Lung cancer remains the leading cause of cancer related deaths in Australia and worldwide. Despite recent advances in screening, diagnosis and treatment, long-term overall survival of lung cancer remains poor. Surgery, either alone or as part of a multimodality treatment regimen, plays an important role in the management of patients with non-small cell lung cancer. Complete surgical resection of early stage disease can be achieved by either lobectomy or pneumonectomy. Probably the greatest recent change in surgery for lung cancer is video assisted thoracic surgery. Controversy remains around the treatment of non-small cell lung cancer with mediastinal lymph node involvement (Stage IIIA – T1-3 N2). The potential role of surgery in the palliation of lung cancer patients is also addressed.
Lung cancer is the leading cause of cancer death in Australia,1 and worldwide.2 The two main classes of lung cancer, with the classification based on biological behaviour, therapy and prognosis, are non-small cell lung cancer (NSCLC) and small cell lung cancer (SCLC). NSCLC is responsible for approximately 85% of all lung cancer cases.3 Despite the recent advances in screening, diagnosis and treatment, the overall five year survival of lung cancer patients is 15.9%,4 with late diagnosis being the major factor responsible for the poor overall prognosis.5 Surgery, either alone or as part of a multimodality therapy, plays an important role in the treatment of lung cancer patients. The focus of this article is to review the current role of surgery in the management of NSCLC.
Accurate staging of lung cancer is essential for both prognostic and therapeutic reasons. When extra thoracic disease spread has been ruled out, mediastinal lymph node status must be assessed prior to intervention. Due to its high diagnostic accuracy, positron emission tomography, combined with computed tomography (PET-CT), has become the investigation of choice for staging NSCLC.6 PET-positive mediastinal uptake should generally be confirmed by invasive means, thereby ensuring that patients are not denied a curative option in the setting of a falsely positive PET-CT scan.7 This is of particular importance in large central tumours, where atelectasis distal to the mass can result in enlarged and reactive mediastinal nodes which may be positive on PET-CT. It should also be noted that negative PET-CTs do not exclude the presence of micro-metastatic disease and can also be particularly less helpful in tumours with low metabolic activity.8,9
Mediastinal lymph node status can be assessed by either mediastinoscopy or endobronchial ultrasound guided trans-bronchial needle aspiration (EBUS-TBNA). The choice of modality will often be dictated by local considerations in terms of available expertise and resources. Mediastinoscopy is the gold standard for evaluating mediastinal lymph nodes. It allows assessment of the following lymph node stations: high mediastinal station (station 1); right and left superior para-tracheal (station 2); right and left inferior para-tracheal (station 4); and subcarinal (station 7). The sensitivity of mediastinoscopy is reported between 72-89%, (on average 81%), specificity is 100% and negative predictive value of 91%.10 Recently, the use of video-mediastinoscopy has been introduced, improving visualisation of the surgical field and the accuracy of staging.11,12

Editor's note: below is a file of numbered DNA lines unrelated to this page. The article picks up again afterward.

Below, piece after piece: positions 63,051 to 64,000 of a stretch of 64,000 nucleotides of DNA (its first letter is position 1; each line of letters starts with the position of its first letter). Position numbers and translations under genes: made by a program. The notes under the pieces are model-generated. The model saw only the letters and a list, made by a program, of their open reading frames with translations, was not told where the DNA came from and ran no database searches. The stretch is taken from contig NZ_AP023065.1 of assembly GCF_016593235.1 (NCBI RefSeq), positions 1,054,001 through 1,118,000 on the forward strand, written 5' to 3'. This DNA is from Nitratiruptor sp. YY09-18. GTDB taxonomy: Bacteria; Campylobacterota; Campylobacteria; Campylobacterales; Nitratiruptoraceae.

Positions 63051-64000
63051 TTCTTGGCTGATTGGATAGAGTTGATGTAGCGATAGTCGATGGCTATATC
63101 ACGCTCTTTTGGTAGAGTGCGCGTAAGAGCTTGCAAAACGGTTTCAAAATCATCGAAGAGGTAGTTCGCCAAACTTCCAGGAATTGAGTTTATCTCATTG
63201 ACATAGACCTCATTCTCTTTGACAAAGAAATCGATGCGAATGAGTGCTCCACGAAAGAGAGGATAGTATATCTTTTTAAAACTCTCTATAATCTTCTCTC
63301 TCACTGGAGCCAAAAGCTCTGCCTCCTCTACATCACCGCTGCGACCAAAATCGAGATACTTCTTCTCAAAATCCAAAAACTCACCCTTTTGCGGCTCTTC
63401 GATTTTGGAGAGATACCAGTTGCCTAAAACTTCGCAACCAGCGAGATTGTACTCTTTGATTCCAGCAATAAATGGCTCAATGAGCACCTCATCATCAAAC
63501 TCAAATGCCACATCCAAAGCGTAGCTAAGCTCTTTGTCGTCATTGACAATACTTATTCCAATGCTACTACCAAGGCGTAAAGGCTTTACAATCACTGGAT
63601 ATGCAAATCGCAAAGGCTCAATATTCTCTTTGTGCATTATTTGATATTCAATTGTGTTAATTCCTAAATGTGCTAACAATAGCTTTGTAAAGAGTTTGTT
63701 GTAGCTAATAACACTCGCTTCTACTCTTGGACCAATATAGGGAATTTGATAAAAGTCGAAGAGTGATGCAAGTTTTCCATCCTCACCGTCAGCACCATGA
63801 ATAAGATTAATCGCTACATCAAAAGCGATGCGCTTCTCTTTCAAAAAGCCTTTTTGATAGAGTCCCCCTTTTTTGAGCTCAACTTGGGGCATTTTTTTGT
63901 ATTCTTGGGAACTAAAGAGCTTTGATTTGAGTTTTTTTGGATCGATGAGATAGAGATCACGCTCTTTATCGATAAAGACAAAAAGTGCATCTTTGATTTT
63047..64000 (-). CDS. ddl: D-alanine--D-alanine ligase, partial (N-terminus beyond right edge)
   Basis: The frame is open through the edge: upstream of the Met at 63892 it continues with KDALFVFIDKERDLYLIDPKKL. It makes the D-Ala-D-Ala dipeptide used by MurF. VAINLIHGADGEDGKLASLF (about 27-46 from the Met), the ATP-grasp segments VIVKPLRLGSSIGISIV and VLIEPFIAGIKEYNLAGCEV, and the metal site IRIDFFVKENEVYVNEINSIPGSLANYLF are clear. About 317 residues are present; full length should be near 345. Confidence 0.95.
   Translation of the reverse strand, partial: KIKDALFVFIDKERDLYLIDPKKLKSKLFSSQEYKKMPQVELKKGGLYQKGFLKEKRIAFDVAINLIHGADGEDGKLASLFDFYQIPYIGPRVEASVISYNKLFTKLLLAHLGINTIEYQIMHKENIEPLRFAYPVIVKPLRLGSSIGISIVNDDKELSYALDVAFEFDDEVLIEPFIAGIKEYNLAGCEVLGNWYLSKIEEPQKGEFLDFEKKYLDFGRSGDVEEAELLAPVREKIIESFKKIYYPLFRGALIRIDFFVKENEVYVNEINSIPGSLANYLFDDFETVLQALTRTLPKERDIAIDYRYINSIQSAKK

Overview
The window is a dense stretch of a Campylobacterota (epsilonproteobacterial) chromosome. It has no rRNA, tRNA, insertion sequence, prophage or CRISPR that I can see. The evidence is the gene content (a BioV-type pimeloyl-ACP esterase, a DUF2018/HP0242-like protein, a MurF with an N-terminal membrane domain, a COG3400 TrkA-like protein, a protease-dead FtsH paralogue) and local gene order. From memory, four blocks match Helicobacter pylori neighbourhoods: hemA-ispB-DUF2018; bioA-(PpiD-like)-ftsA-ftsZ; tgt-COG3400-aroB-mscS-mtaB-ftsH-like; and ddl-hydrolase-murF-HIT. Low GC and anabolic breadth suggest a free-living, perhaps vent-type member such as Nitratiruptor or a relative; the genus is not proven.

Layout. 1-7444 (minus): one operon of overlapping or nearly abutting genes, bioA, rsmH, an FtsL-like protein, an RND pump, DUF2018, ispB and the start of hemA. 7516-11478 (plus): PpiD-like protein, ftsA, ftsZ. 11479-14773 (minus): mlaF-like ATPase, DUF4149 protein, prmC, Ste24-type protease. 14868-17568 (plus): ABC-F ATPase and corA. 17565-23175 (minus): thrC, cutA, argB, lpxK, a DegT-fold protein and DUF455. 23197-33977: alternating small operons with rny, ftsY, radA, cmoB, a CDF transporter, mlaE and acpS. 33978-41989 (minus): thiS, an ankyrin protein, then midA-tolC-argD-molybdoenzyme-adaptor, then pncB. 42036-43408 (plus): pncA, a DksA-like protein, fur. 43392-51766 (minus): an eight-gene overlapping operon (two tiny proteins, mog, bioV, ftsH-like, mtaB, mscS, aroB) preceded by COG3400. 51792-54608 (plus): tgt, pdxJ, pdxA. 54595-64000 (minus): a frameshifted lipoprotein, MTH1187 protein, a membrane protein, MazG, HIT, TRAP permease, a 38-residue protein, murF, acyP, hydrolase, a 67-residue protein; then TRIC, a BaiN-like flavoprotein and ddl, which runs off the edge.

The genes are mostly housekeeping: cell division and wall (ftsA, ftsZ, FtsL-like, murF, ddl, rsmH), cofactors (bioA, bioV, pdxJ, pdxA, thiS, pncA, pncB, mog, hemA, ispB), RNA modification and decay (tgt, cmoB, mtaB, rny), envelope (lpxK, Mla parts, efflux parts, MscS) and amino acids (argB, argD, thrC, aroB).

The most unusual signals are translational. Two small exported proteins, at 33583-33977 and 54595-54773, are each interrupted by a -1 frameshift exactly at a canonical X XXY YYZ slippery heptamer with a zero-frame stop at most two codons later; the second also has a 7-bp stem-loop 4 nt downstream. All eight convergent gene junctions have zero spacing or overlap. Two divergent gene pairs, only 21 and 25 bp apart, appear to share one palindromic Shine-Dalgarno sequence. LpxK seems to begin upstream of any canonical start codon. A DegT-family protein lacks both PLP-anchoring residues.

In addition to those stations accessible by mediastinoscopy, EBUS-TBNA also allows sampling of hilar (station 10) and intrapulmonary nodes, with sensitivity of 88% and specificity of 100%.13 As a result, it has greatly reduced the need for cervical mediastinoscopy. It is likely that mediastinoscopy will be increasingly used to confirm negative results of EBUS-TBNA, particularly when clinical/radiological suspicion persists, further increasing the sensitivity of this combined approach to 94%.14 Similarly, the need for re-do mediastinoscopy after induction therapy can be avoided if pre-treatment assessment is carried out by EBUS-TBNA thereby reserving mediastinoscopy for post-treatment restaging. Occasionally, endoscopic ultrasound fine needle aspiration may need to be used to assess stations 5, 7, 8 and 9, which are not accessible by the above two techniques.
Video assisted thoracic surgery (VATS) is used to definitively evaluate the hemithorax and mediastinum at the time of surgery. Ipsilateral pleural effusions (negative on cytology) should be proven to be reactive and pleural seeding excluded prior to embarking on definitive resection. In addition to lymph node stations 2, 4 and 7, VATS provides relatively easy access to lymph node stations 5, 6, 8 and 9, which are not readily accessible by the above discussed techniques.
The decision to perform surgery with curative intent is based on the stage of the disease, as defined by the 7th edition of tumour, node, and metastasis classification (TNM),15 tumour resectability and the patient’s operability/fitness for surgery. The goal of surgery is complete resection of intra-thoracic disease. Currently, in operable patients, surgery is the treatment of choice for patients with stage I, II and stage IIIA (T3N0, 1, T4 N0, 1) disease.
Complete surgical resection of early stage disease can be achieved by either lobectomy or pneumonectomy. Lobectomy is performed whenever technically possible in order to minimise perioperative morbidity and mortality (30 day mortality from the Society for Thoracic Surgeons for lobectomy is 2% v 5.6% for pneumonectomy). 16,17 Sleeve lobectomy with bronchoplastic techniques should be considered to decrease the requirement of pneumonectomy, if complete resections with clear margins can be obtained. T3-4 tumours (chest wall, pericardial, diaphragmatic and mediastinal invasion) require en block resection of invaded structures, with clear resection margins (R0) to ensure long term survival. Intra-operative mediastinal staging should be performed, but the extent of staging required remains controversial. Practice ranges from no formal assessment, to haphazard sampling, to systematic sampling, to nodal dissection. At a minimum, systematic lymph node sampling should be performed to accurately stage the disease. 18,19 Lymph node status is essential for predicting prognosis, as well as determining the need for adjuvant therapy. To date, a survival advantage of complete mediastinal lymph node dissection has been demonstrated by only one prospective randomised trial.20
In high risk surgical candidates, as judged by significant medical comorbidities or poor pre-existing lung function, sub-lobar resection with segmentectomy (preferred),21,22 or wedge resection, can be performed. A segmentectomy is an anatomic resection similar to a lobectomy, with ligation of individual bronchovascular structures. This is in contradistinction to wedge resections, which involve transection of lung parenchyma only, generally with the use of staplers.